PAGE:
Colourful urine aside, this soup is delicious. It’s hearty and filling; sweet, peppery and rich. It goes really well with a dollop of sour cream and a slice of sourdough. And it just has to be packed full of vitamins and good for you things, which is always excellent.

The two photos of Drogheda were taken my by very talented Papa, check out more of his work here and here.

Puawpul borscht

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Passionfruit and lemon curd

Edible gifts are the best. End of story.

The Fella took this picture in our Dublin apartment in early December 2008. I was pretty intent on making, oh about 10 bazillion litres of jam and so didn’t notice when he crept up behind me. That was the year the Irish recession was just starting to take hold, and boy did it take us all by surprise.

For most of the preceding Christmases, I ran up huge credit card bills buying unnecessary presents for both of our families. Not that the gifts were unnecessary, I like giving people gifts, but I think we’d kind of lost the true spirit of it. I know I’m at risk of sounding like cheesy American film, but bear with me here. We bought things just for the sake of giving them, without really thinking if the recipient would need, or even like the gift.  We were also buying for so many people; getting ‘something small’ for The Fella’s-cousin’s-ex-boyfriend’s-neighbour-because-they-sat-beside-us-in-the-pub-one-night suddenly became perfectly reasonable. Celtic-tiger Ireland was certainly a place to behold.

Then in 2008 I had what the Australians call a ‘dummy spit’. I had been working in a high-pressure sales job and was watching the market contract before my very eyes. But also on a personal level, I’d just had enough of the excess, the waste, and most of all, the pressure. So I went on-line and ordered two cases of jam jars; and that was my Christmas shopping done. It took all of 10 minutes.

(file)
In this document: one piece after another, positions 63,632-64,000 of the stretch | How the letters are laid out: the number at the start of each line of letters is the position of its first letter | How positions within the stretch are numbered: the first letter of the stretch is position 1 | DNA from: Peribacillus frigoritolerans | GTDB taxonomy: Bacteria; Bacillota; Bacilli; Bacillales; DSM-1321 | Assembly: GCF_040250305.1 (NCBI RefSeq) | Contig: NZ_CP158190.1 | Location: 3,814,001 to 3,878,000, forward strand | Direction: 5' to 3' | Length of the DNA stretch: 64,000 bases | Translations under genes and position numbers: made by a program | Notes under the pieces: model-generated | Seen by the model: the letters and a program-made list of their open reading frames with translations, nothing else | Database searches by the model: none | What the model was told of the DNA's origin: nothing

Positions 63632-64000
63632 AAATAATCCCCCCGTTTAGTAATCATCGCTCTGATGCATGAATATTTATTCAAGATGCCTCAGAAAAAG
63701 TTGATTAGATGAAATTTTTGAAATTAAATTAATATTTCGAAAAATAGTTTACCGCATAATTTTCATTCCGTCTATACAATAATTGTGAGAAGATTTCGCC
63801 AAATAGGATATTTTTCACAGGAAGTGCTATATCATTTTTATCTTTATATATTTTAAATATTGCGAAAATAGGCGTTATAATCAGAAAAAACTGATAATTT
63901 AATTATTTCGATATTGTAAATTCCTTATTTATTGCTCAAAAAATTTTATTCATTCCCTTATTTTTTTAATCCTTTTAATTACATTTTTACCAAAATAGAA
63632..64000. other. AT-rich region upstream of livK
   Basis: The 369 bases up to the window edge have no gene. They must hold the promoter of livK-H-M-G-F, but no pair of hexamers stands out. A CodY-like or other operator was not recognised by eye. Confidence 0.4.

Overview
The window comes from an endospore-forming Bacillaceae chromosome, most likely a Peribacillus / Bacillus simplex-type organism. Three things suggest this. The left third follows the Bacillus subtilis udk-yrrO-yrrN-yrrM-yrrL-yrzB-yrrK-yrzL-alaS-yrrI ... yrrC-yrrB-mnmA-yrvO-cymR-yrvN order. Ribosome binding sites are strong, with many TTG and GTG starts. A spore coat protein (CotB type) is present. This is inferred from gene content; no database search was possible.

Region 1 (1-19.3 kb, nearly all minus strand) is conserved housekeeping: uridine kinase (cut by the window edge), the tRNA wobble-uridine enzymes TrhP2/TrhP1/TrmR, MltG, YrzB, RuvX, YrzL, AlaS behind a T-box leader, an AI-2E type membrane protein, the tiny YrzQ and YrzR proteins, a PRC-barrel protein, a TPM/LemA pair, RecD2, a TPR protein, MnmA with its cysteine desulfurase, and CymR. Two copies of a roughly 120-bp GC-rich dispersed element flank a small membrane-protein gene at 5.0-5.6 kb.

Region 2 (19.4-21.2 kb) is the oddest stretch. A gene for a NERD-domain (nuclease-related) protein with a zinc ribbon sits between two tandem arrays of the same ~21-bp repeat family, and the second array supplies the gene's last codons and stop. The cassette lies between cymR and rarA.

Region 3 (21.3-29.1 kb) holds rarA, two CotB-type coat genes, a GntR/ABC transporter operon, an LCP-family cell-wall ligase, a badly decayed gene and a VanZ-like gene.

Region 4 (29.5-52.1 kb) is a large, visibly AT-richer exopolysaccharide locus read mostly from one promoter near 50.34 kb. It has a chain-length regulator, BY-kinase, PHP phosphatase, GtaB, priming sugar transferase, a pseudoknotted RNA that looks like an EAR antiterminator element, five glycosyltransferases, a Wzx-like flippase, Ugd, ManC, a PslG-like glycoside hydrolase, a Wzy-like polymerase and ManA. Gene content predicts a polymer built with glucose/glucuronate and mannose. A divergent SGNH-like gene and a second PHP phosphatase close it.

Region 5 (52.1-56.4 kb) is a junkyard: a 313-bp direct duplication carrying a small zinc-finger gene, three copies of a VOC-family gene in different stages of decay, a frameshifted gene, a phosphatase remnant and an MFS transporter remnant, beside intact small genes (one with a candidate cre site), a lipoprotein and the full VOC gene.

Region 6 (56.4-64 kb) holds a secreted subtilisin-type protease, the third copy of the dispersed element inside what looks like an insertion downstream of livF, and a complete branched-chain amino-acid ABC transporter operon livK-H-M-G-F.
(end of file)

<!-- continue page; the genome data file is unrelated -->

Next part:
I ended up making a trio of preserves: chili and tomato relish, rhubarb and ginger jam and lemon and orange marmalade. I packaged them all together in cute little bags and gave them as gifts to friends and family alike. I wish I had a picture of them, but this was long before I had ever even thought of blogging.

They were the most successful presents I ever gave. Small, thoughtful, delicious; but most of all: useful.

Since then, I’ve never reverted back to the mass-consumer gift giving. The Fella and I have pared back our list and our spending. Of course, we don’t make everything we give, but we do try to put in a little more thought into what we give and to whom. And this year everyone we love will be getting a jar of this delicious curd on various special occasions.

I made this a few weeks ago with the last of the autumn passion fruit, and oh my god was it delicious. It lasted all of two days in our fridge, and that was with us trying to be self-controlled! It’s like lemon curd but it gets an extra little bit of tang from the passionfruit, also the seeds give it a lovely bit of texture. It could go on absolutely anything from pie-crust to scones to ice-cream or meringue.  And best of all you can personalise your labels or jars and turn it into the perfect (and dare I say it: pretty darned impressive) gift for any occasion.

Passionfruit curd